Dr. Klareskog is both “a good mentor and a good scientist,” remarks Alvin F. Wells, MD, PhD, director of the Rheumatology and Immunotherapy Center in Franklin, Wis., and a leading U.S. clinical trials researcher. Dr. Wells was Dr. Klareskog’s first postdoctoral fellow while the latter was teaching at Uppsala University in 1988. Since that time, the two have published nine papers together as their research interests have overlapped. “He is inclusive and lets others take a leadership role, gives credit where credit is due and is one of our outstanding fellow leaders,” Dr. Wells says.
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Explore This IssueDecember 2014
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Equally important has been the opportunity to contribute to collaborations using the opportunities that have been provided by EU funding of collaborative networks in Europe. Developed together with many European colleagues, most notably professor Tom Huizinga from Leiden, these collaborations have led to productive networking both in European and international arthritis research in general. They have also contributed to the development of the new paradigm of arthritis prevention that is based on the improved understanding of how genes and environment gradually can cause the development of chronic inflammation in joints.8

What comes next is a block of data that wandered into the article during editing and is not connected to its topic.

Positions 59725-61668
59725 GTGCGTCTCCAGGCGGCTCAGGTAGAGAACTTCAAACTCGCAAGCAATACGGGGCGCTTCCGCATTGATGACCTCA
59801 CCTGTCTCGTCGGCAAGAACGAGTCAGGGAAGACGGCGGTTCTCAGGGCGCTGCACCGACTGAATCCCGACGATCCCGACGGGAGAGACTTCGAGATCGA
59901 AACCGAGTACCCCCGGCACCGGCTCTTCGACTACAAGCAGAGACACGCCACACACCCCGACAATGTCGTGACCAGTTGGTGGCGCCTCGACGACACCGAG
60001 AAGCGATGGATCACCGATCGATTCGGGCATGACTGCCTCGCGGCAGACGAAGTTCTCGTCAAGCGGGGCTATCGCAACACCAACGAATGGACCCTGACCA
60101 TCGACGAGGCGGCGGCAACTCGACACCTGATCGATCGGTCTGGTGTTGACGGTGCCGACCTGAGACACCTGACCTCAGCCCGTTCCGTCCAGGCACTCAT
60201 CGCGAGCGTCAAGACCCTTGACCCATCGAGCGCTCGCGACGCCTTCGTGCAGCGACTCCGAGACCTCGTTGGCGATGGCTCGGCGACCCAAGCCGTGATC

Dr. Wigzell, who has watched Dr. Klareskog’s growth as a scientist and collaborator, notes that his colleague’s earliest concerns with public health continue to inform his current approach to collaborations. One of Dr. Klareskog’s most successful ventures, he notes, is COMBINE Sweden, a consortium he initiated in June 2008, comprising academic medical researchers, clinicians, patient participants and industry representatives to enhance collaborations between stakeholders, with the motto, “Controlling Chronic Inflammatory Diseases with Combined Efforts.” The project also nurtures the careers of young rheumatologists, offering sponsorship and project management experience.
A Life in Science
Dr. Klareskog is well respected in the scientific community. “One of his attributes as a scientist is his great breadth,” says David S. Pisetsky, MD, PhD, professor of medicine and immunology at the Duke University Medical Center in Durham, N.C., chief of rheumatology at the Durham VA Medical Center and former editor of A&R (2000–2005) and of The Rheumatologist (2006–2011). Dr. Pisetsky, who considers Dr. Klareskog both a colleague and a good friend, notes that Dr. Klareskog’s other great strength has been the creation of collaborative networks. Both his scientific genius—he is an accomplished biochemist, immunologist, geneticist and epidemiologist—and his ability to collaborate, says Dr. Pisetsky, have contributed to his success.
“To move from one area of science to another requires extraordinary skill,” notes Dr. Pisetsky, “because you have to establish your credibility with each discipline. It does not happen every day that biochemists go into epidemiology. In addition, it is very difficult to create these networks and to keep them going.”